Hamilton police say one of the three suspects in the killings of Hamilton mobster Angelo Musitano and Mila Barberi, from Vaughan, Ont., was found dead in Mexico this summer.
Michael Graham Cudmore was found in a ditched car on the side of a road in rural Mexico at the end of June according to officers.
"Members of the multi-jurisdictional task force, which was formed to solve the two murders, have received limited information from the Canadian Embassy or Mexican authorities surrounding the circumstances of Cudmore's death," reads a release from Hamilton police.
Det.-Sgt. Peter Thom with Hamilton Police Service told media on Wednesday afternoon he doesn't know how Cudmore died or where, exactly.
"It's rather unusual, we have a Canadian citizen who is wanted on an international warrant basically who was also reported missing by his family, if you remember, and it's because of the missing person status the embassy are able to share information about his family," he said.
"The police [in Mexico] are aware of [the death]. They've been involved. To what extent, I don't know ... if I could share more, I would."
Musitano was shot and killed in the driveway of his Waterdown home in May 2017 while his brother Pat was shot to death earlier this year in a Burlington plaza.
Mila Barberi was shot dead in March 2017 while she sat in an SUV parked outside a business in an industrial area of Vaughan, Ont., north of Toronto. She was picking up her boyfriend, Saverio Serrano, 40 at the time, who police say had connections to organized crime and may have been the intended target.
Investigators announced last year that a number of characteristics linked the shootings of Barberi and Musitano, two months later.
Police say they have spoken with Cudmore's family to assist them in repatriating his body and to learn more about his death. His family said they didn't hear from Cudmore since he fled to Mexico in May 2017.
Police also notified the Barberi family and a spokesperson for the Musitano family about Cudmore's death.
Investigators believe he headed to Mexico with Daniele Carlo Ranieri, who was a person of interest in the deaths who police alleged was head of the Rizzuto crime family's Toronto operations. The Rizzuto family operations are known to be based in Montreal).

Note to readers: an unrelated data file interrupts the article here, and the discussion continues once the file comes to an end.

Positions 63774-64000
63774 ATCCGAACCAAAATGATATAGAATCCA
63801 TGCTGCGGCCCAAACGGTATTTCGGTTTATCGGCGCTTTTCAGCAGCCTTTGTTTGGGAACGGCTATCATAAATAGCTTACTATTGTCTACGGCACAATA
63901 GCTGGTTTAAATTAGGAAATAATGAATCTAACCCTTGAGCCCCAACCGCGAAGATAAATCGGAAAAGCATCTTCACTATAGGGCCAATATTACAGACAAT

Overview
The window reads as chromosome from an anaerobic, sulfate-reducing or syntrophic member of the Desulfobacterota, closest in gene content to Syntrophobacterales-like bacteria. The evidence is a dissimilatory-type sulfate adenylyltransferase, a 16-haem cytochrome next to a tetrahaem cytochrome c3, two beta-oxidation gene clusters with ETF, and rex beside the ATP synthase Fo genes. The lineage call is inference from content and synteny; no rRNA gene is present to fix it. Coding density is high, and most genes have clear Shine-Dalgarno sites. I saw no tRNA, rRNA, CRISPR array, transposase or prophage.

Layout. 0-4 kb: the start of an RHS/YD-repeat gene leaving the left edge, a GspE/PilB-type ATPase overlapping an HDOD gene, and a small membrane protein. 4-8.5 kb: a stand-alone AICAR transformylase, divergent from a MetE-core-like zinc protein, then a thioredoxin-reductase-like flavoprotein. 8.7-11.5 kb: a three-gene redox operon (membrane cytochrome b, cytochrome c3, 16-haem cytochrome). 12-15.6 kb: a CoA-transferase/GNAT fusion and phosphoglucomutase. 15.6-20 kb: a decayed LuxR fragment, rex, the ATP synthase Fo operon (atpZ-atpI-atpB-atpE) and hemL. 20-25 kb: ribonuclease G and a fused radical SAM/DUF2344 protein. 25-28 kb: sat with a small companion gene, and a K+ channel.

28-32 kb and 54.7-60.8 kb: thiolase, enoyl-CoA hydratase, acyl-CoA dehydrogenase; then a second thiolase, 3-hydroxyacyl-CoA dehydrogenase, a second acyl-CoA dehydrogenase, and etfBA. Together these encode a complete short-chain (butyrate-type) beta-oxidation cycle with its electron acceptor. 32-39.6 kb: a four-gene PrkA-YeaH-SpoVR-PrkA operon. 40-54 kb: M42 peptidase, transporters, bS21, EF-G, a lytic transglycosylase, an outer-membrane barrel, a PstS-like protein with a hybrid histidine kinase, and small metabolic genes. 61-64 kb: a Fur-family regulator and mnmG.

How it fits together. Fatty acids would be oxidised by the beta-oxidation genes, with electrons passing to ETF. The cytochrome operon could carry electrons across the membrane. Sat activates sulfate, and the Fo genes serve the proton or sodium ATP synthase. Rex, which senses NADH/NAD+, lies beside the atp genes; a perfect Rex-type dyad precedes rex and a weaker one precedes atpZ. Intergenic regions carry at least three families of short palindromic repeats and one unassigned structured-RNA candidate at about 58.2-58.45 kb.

Ranieri was found dead in a Mexico ditch in March 2018 and was previously a target in Project Forza, an investigation by York Regional Police, the Ontario Provincial Police and the Royal Canadian Mounted Police to take down his crew.
Interpol was watching for both men in case they left Mexico.
External hitmen are 'like lemons... They are disposable'
Thom said Cudmore was a hitman hired by the orchestrators of Musitano's death. He noted Cudmore has various stints in custody around Ontario and would have met high-profile criminals during incarceration.
Antonio Nicaso, a long-time Mafia expert, said that Cudmore was not a major player in the mob world and that both killings, Musitano's and Barberi's, likely involved a hired gun.
"External [hitmen] are often like lemons — squeeze them and throw them. They are disposable," he said.
"The idea of running away in Mexico puts them in a very unsafe situation."
Nicaso added, in general, those who hire an external hitman would worry about them being arrested and sharing information with police.
"The idea of being disposed by the same people who hired them is a possible option," he explained.
"I have a hard time thinking about a possible revenge by the Musitanos in Mexico. They have a hard time striking back locally in Canada, can you imagine Mexico?
Another option is Cudmore ran into the Mexican cartel or other powerful groups in the country.
While Nicaso can't be certain, the chances of Cudmore's death being a catalyst for more violence is low.
One suspect still at large
With Cudmore dead, police say there are still two other suspects in the killings of Barberi and Musitano.
In September 2018, one of them was arrested. This month, Jabirl Abdalla was committed to trial after a preliminary hearing, but his trial date hasn't been set yet.